Our main goal is to identify the brain networks underlying cognitive, motor, emotional and mental health status in children and adolescents with neurodevelopmental disorders or brain injury/disease. This enables a better understanding of the process of recovery and reorganisation of function that lessens the burden of impairments. Our research findings directly translate into improved clinical care and more favourable educational outcomes.
In collaboration with colleagues in basic and clinical neuroscience, we use neuroimaging, electrophysiological, and neuropsychological examinations to study a number of paediatric cohorts. These include patients with epilepsy, cerebrovascular disorders, cardiorespiratory disease, neurogenetic disorders, traumatic brain injury and demyelinating disorders. We work closely with the departments of Neuropsychology, Neurology and the CAMHS Psychological Medicine Team at Great Ormond Street Hospital, as well as the General and Adolescent Paediatrics, Palliative Care and Mental Health Section at the UCL Institute of Child Health
We have established the UCL Centre for Developmental Cognitive Neuroscience (CDCN), an interdisciplinary, cross-faculty and cross-theme initiative to increase collaboration between UCL and its health partners. We also offer a Masters qualification in Clinical and Applied Paediatric Neuropsychology that is accredited by the British Psychological Society.
Invasive Monitoring Neuropsychological Testing Eye-Tracking Event-Related-Potentials Kinematics structural MRI functional MRI Tractography Source EEG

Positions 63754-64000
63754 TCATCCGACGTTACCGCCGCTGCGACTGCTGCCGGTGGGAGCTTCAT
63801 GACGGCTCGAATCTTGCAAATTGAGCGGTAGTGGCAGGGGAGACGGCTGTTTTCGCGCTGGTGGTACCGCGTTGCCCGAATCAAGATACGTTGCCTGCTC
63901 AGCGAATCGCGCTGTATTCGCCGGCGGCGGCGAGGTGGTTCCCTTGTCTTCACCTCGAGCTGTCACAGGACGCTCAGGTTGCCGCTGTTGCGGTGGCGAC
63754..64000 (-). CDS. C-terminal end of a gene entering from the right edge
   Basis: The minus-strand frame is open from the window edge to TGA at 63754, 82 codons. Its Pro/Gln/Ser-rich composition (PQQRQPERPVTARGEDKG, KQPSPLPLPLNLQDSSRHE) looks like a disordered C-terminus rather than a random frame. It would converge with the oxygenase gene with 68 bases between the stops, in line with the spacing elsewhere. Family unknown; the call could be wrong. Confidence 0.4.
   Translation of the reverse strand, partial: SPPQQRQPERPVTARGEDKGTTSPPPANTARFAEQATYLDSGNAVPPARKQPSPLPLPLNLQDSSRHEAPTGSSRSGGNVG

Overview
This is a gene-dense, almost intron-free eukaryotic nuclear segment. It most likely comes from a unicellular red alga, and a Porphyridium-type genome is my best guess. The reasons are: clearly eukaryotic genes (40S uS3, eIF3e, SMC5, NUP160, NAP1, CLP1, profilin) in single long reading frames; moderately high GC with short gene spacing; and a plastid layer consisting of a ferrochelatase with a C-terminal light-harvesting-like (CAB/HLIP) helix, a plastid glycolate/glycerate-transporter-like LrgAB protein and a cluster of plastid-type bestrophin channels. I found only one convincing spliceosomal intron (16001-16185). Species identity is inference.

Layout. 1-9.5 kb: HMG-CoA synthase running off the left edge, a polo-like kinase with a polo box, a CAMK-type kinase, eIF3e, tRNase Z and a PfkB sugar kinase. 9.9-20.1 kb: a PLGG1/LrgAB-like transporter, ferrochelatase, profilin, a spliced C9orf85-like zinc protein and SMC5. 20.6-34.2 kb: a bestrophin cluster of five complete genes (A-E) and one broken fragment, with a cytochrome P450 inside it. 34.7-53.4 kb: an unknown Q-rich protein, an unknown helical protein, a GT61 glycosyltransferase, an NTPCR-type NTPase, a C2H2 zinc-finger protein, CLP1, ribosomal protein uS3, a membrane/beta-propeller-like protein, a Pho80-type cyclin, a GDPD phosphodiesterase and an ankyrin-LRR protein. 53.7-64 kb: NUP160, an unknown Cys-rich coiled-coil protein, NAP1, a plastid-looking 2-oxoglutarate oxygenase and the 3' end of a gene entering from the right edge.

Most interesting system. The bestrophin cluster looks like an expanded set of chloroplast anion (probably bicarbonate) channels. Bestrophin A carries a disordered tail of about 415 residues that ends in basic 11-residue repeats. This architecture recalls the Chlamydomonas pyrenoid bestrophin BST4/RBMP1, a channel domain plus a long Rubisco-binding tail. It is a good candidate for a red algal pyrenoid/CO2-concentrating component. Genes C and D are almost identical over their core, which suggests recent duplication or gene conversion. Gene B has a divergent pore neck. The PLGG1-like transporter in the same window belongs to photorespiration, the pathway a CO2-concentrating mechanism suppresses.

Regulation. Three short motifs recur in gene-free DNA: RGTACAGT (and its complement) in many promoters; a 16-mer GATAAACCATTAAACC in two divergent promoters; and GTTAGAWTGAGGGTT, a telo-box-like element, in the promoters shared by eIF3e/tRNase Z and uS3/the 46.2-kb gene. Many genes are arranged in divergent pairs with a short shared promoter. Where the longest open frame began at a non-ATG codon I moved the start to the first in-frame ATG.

Our aim is to understand memory impairment resulting from brain injuries occurring during infancy. We have several ongoing projects investigating the impact of hypoxic (lack of oxygen) / ischaemic (impaired blood flow to the brain) events early in life on the development of memory. Hypoxic-ischaemic events can result in hippocampal damage which is, in turn, correlated with memory impairment. The degree of impairment depends on the degree of damage sustained by the hippocampus. In cases where the damage is both bilateral and extensive, individuals develop a syndrome known as Developmental Amnesia (DA). Patients with DA are markedly impaired in episodic memory.
Using neuropsychological and MRI techniques, we are investigating the neurological causes and the long-term outcome of hippocampal damage in individuals with both mild-moderate memory impairment as well as those diagnosed with the syndrome DA. It is hoped that this will aid the development of rehabilitation methods.
In addition, working with DA patients enables us to investigate the neural structures involved in different types of memory, e.g., the contribution of the hippocampus to visual and auditory long-term memory.
- Consequences of neonatal exposure to hypoxia/ischaemia on the hippocampus and the basal ganglia in infants with cardiorespiratory disease: A longitudinal study of memory and sensorimotor outcome from birth to 3 years.
- Long term memory and language outcome in relation to the memory and language networks after childhood cardiac arrest.
- Non-verbal auditory long-term recognition memory in developmental amnesia
- Tracking the hippocampal and diencephalic circuit of cognitive memory in developmental amnesia with diffusion tensor imaging
- White matter damage revealed by DTI in patients with acute cardio-respiratory disease and bilateral hippocampal pathology
- Hippocampal pre-frontal interactions assessed on Self-Ordered-Pointing-Task with increasing memory load in patients with selective hippocampal pathology of early onset
- Episodic memory and motor skill learning associated with selective brain damage in children with low blood sugar (hypoglycaemia)
- Early Detection of atypical cognitive and social skills
Cognitive and social difficulties are common long-term outcomes in a variety of paediatric medical conditions, even in the absence of major neurological problems or global developmental delay. These problems can require expensive long-term educational support and intervention throughout the school years and have a serious long-term impact on the child and their family. Even so, they are typically not identified until some years after discharge from hospital, and often come to light when children experience difficulties at school-age.